If I had to pick Donald Trump’s finest moment as a presidential candidate, it would be the one during the sixth GOP debate of the primary season when Sen. Ted Cruz (R-Tex.) attacked the frontrunner for his “New York values.”
Trump seized the high ground, not familiar territory for him. He movingly recalled the fall of the World Trade Center towers on Sept. 11, 2001, and the “smell of death” that pervaded the city for months.
“I saw something that no place on Earth could have handled more beautifully, more humanely than New York,” Trump said, effectively demolishing Cruz.
So it was jarring — though not surprising — to wake up to his first tweet on this, the 17th anniversary of that day, and see that it was all about marking the victimhood of … Donald J. Trump:
And it got worse. As he arrived for the the Flight 93 September 11 Memorial Service in Shanksville, Pa., President Trump had the demeanor of someone who had scored a front-row seat at a World Wrestling Entertainment match:
But neither of these goes as far as his tweet about Rudolph W. Giuliani, now the president’s lawyer, in showing how much our president misunderstands what leadership means at a moment of national trauma:
Yes, Giuliani did a great job. But no, the mayor of New York City did not present himself that day as a true warrior, in all caps or otherwise. He was a consoler and unifier, calm and reassuring, preparing us for a shock that would only get deeper as we began to tally the cost. “The number of casualties will be more than any of us can bear, ultimately,” Giuliani said.
“Tomorrow, New York is going to be here,” he guaranteed us. “And we’re going to rebuild, and we’re going to be stronger than we were before … I want the people of New York to be an example to the rest of the country, and the rest of the world, that terrorism can’t stop us.”
And ironically, Giuliani did all this on a day that had been expected to be the beginning of the end of his political career and his relevancy. It was a primary-election day to choose his successor.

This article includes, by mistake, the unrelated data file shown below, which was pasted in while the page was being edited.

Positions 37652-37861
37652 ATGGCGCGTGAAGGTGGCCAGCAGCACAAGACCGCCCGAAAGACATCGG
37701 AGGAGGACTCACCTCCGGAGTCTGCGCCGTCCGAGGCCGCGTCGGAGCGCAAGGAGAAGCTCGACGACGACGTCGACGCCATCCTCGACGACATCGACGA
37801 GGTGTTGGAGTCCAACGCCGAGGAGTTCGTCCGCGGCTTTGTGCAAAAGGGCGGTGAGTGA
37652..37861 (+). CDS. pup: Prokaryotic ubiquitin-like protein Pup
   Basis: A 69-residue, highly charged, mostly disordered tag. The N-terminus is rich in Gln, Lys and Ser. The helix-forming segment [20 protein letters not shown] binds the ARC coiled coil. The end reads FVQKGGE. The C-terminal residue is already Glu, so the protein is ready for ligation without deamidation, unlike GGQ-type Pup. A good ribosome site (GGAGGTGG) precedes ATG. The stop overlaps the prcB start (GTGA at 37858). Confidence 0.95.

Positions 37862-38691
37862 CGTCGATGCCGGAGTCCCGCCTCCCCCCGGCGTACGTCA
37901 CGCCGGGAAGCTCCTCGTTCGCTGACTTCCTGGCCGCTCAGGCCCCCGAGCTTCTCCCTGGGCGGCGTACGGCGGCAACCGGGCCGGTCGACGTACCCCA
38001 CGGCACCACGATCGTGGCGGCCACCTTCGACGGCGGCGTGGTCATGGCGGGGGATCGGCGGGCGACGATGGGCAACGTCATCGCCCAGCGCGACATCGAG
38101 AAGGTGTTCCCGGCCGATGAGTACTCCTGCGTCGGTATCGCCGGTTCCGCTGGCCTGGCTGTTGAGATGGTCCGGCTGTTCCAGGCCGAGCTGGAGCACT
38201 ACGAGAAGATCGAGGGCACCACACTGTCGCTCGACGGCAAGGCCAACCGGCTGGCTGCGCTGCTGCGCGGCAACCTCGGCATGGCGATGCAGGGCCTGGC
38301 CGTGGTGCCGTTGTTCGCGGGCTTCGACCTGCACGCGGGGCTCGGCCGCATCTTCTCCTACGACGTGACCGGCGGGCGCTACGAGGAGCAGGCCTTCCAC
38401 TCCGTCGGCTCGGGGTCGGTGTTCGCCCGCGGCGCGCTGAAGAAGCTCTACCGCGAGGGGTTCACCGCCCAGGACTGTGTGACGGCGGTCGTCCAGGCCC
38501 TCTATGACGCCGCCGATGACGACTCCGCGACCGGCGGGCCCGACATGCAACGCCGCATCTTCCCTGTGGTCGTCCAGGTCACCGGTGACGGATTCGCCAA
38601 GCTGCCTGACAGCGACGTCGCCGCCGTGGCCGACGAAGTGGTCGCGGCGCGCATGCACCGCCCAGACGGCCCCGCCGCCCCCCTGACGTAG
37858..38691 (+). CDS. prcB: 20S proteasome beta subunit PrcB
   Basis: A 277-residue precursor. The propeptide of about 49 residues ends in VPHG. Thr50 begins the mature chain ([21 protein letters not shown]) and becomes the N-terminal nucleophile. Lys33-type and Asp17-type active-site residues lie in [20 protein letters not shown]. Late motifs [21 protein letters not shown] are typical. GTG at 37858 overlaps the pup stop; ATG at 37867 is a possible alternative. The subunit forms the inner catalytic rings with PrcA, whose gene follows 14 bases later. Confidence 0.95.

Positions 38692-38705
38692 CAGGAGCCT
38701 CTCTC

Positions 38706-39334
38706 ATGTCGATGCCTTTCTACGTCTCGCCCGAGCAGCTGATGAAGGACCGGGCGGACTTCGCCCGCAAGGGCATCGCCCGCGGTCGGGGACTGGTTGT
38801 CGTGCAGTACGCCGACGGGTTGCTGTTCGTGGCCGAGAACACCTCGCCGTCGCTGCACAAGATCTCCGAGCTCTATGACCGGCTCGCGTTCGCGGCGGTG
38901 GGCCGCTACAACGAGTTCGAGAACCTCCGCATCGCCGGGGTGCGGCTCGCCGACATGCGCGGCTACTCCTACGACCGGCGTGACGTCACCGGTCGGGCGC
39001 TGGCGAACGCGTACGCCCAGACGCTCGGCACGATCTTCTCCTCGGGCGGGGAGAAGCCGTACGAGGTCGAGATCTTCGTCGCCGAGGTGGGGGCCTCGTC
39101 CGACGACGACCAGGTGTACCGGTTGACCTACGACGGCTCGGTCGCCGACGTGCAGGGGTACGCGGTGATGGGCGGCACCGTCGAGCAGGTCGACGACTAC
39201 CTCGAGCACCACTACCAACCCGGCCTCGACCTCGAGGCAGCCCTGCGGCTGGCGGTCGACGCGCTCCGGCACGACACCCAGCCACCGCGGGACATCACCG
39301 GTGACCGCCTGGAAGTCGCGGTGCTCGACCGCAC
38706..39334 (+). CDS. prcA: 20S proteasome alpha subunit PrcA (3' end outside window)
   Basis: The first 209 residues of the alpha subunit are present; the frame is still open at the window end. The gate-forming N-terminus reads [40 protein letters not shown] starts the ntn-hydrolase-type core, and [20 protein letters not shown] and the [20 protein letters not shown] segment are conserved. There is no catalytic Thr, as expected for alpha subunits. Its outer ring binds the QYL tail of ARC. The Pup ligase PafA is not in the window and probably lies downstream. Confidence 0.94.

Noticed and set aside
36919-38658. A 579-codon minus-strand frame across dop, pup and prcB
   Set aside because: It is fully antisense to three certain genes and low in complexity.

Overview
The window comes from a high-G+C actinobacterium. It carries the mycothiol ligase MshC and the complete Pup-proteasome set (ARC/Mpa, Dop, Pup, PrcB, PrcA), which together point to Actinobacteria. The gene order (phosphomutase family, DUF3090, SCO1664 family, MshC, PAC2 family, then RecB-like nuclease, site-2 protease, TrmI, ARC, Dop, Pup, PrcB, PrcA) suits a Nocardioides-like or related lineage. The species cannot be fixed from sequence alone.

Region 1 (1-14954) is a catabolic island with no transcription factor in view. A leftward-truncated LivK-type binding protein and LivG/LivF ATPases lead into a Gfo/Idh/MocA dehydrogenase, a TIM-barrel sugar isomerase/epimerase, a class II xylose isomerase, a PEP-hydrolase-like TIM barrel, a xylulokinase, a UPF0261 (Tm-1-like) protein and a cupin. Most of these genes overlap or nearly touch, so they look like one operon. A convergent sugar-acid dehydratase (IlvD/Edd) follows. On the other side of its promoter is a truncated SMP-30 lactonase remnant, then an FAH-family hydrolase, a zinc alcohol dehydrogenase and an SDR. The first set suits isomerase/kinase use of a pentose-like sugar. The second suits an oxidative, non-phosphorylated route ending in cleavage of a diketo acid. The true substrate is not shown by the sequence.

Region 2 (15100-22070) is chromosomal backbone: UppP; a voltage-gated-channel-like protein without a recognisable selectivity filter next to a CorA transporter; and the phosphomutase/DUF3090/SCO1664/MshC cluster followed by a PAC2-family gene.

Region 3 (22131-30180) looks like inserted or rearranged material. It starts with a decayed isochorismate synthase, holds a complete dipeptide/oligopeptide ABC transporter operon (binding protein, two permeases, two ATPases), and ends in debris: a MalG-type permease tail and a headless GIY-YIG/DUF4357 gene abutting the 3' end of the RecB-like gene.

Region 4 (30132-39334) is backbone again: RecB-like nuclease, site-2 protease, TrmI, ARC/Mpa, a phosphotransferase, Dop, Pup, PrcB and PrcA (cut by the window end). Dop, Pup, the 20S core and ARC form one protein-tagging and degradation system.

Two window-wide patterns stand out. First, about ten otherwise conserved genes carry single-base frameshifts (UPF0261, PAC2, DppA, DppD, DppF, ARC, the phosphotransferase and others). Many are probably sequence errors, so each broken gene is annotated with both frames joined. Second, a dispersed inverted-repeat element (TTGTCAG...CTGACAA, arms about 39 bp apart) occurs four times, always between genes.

There are qualities that pass down, from one leader to another, at moments of trial. As Eric Pooley at Time Magazine wrote in the 2001 issue naming Giuliani Person of the Year:
There is a bright magic at work when one great leader reaches into the past and finds another waiting to guide him. From midmorning on Sept. 11, when Giuliani and fellow New Yorkers were fleeing for their lives, the mayor had been thinking of Churchill. “I was so proud of the people I saw on the street,” he says now. “No chaos, but they were frightened and confused, and it seemed to me that they needed to hear from my heart where I thought we were going. I was trying to think, Where can I go for some comparison to this, some lessons about how to handle it? So I started thinking about Churchill, started thinking that we’re going to have to rebuild the spirit of the city, and what better example than Churchill and the people of London during the Blitz in 1940, who had to keep up their spirit during this sustained bombing? It was a comforting thought.”
Trump has yet to face such a test, though we should assume at one point he will. If he does, let’s hope that he too will have that kind of understanding of leadership on which to draw. And that his first thoughts will once again be of what he saw in his fellow New Yorkers 17 years ago today.